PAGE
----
Ex Libris Kirkland

Ex Libris Kirkland is my self-centered way to keep track of what I read, what I like, and what I want to remember.

Recently Quoted

  • He had long ago bought a potter's wheel of him, and wished to know what had become of him. I had read of the potter's clay and wheel in Scripture, but it had never occurred to me that the pots we use were not such as had come down unbroken from those days, or grown on trees like gourds somewhere, and I was pleased to hear that so fictile an art was ever practiced in my neighborhood.

    an excerpt from Walden, written by Henry David Thoreau in 1854

  • One is enough. If you are acquainted with the principle, what do you care for a myriad instances and applications? To a philosopher all news, as it is called, is gossip, and they who edit and read it are old women over their tea.

    an excerpt from Walden, written by Henry David Thoreau in 1854

  • We cannot but pity the boy who has never fired a gun; he is no more humane, while his education has been sadly neglected. This was my answer with respect to those youths who were bent on this pursuit, trusting that they would soon outgrow it. No humane being, past the thoughtless age of boyhood, will wantonly murder any creature which holds its life by the same tenure that he does. The hare in its extremity cries like a child. I warn you, mothers, that my sympathies do not always make the usual phil-anthropic distinctions.

    an excerpt from Walden, written by Henry David Thoreau in 1854

Recently Noted

  • I picked this up because people were mentioning it online as akin to The Dark is Rising, which I just re-read this winter break. While there are a lot of paper similarities, this book didn't land for me at all. I think there were a few intermingled causes:

    1. There are two very specific kinds of UK-speak that seemed hard to parse (Welsh speech patterns but in English, and a kind of lazy early-century snooty rich Brit Jeeves-and-Wooster thing that I surprisingly had trouble with ('Ho, chum, bang on then.'). I literally had to resort to Wikipedia to understand what was going on for big sections of the book.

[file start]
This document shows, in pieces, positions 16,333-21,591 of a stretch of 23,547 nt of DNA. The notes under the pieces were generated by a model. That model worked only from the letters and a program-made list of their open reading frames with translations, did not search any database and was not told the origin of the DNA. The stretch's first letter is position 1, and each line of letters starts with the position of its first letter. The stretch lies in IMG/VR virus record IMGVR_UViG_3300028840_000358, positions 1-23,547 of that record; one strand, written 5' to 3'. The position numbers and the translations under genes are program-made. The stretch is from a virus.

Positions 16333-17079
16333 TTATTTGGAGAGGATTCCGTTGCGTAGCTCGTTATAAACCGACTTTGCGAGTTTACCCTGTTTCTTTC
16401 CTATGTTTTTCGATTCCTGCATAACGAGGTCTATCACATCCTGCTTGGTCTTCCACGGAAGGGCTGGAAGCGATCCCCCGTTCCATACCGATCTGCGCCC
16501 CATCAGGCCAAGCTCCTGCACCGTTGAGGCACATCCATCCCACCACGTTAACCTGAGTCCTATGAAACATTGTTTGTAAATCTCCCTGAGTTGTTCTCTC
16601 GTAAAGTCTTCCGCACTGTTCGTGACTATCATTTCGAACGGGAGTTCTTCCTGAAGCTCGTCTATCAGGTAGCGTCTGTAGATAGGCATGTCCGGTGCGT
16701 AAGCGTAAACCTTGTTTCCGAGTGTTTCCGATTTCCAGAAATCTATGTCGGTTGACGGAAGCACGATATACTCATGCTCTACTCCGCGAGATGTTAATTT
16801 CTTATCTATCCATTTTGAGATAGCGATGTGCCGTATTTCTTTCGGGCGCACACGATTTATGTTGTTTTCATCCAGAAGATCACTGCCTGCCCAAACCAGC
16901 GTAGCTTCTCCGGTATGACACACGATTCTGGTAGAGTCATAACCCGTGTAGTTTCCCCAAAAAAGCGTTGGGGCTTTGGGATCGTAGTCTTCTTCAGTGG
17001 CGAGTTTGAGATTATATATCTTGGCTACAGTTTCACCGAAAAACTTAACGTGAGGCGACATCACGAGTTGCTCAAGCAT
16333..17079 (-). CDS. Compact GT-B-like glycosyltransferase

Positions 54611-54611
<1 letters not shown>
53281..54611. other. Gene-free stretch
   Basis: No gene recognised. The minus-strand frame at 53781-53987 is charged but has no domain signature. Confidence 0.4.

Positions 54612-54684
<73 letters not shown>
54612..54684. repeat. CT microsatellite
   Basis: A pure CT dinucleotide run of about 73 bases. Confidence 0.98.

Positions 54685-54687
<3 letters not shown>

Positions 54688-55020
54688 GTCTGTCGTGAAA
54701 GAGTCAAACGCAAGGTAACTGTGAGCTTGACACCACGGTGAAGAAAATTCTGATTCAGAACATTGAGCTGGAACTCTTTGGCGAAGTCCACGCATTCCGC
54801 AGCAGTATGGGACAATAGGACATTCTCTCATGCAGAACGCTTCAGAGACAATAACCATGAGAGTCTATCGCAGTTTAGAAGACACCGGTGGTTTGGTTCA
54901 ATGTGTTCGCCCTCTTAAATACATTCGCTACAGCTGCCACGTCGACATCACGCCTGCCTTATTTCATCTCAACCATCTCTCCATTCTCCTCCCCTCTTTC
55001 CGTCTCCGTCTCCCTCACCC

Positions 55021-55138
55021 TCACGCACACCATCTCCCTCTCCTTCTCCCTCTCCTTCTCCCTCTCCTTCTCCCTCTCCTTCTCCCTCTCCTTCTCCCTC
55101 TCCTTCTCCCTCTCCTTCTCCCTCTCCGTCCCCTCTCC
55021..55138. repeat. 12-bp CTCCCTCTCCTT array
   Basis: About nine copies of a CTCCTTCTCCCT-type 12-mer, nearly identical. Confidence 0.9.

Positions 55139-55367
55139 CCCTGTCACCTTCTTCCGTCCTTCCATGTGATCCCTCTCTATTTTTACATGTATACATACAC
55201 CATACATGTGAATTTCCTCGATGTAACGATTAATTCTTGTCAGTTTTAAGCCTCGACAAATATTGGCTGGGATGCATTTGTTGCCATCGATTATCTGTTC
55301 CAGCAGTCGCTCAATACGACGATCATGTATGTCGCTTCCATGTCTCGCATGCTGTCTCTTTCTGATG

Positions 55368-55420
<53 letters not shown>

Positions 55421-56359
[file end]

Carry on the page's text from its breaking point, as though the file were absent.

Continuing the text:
2. There are several plot elisions, where something mysterious and terrifying happens, and then a chapter cuts off - and characters never mention it again. This kind of sublimating and avoidance is critical to the overall plot, but it left me very confused.

    3. The whole magic part of the story involves some light posession of people that is touched on briefly, but never really explained much - so I had trouble understanding nearly anybody's motivations.

    Anyway, a weird one. The big picture plot involves a family cursed to re-incarnate a doomed love triangle from the dark welsh past, which inexorably marches forward. It's not a sunny book.

    an note about The Owl Service, written by Alan Garner in 1967

  • Man, I've been totally sleeping on EB White. Like everybody my age I was read Charlotte's Web as a kid, and then saw the movie. But reading it again, and hearing the audiobook narrated by White himself, totally forced me to revise my opinion - it's great.

    Then, Felix's first grade teacher had them read The Trumpet of the Swan, which was also good. Now, we just picked up Stuart Little for our bedtime reading, and dang - what a delight! This was completely unpredictable, all the way through, and I adored the ...magical realism? that animated the story. This is a weird yarn, and I loved it. Felix and Trudy weirdly won't admit to actually liking it, but they were completely into it, and they cracked up at the absurd plot twists or inexplicable story twists (like, the friendly dentist Dr. Carey helps Stuart run away from home and happens to have a tiny working automobile with an invisibility button?.)

    an note about Stuart Little, written by E. B. White in 1945

  • The highlight was The Story of My Life and Wanderings: The Tale of the Former Serf Peasant Nikolai Shipov, 1802-62, a shaggy dog story of a fairly well-off serf who frequently tries to get free. This culminates when he finds an obscure law granting manumission to a serf and his family IF he was captured by mountain bandits - cossacks, chechens, etc - and then escapes. Shipov promptly gets himself posted to border areas and then wanders around at night with money in his pockets. He does in fact get kidnapped, charms his way to a mostly-tolerable existance as a hostage, and then does, actually escape.

    This part was so fun I read most of it out loud to Trudy, who seemed to enjoy the absurdity of it.

    an note about Four Russian Serf Narratives, written by John MacKay in 1881

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Ex Libris Kirkland is a super-self-absorbed reading journal made by Matt Kirkland. Copyright © 2001 - .
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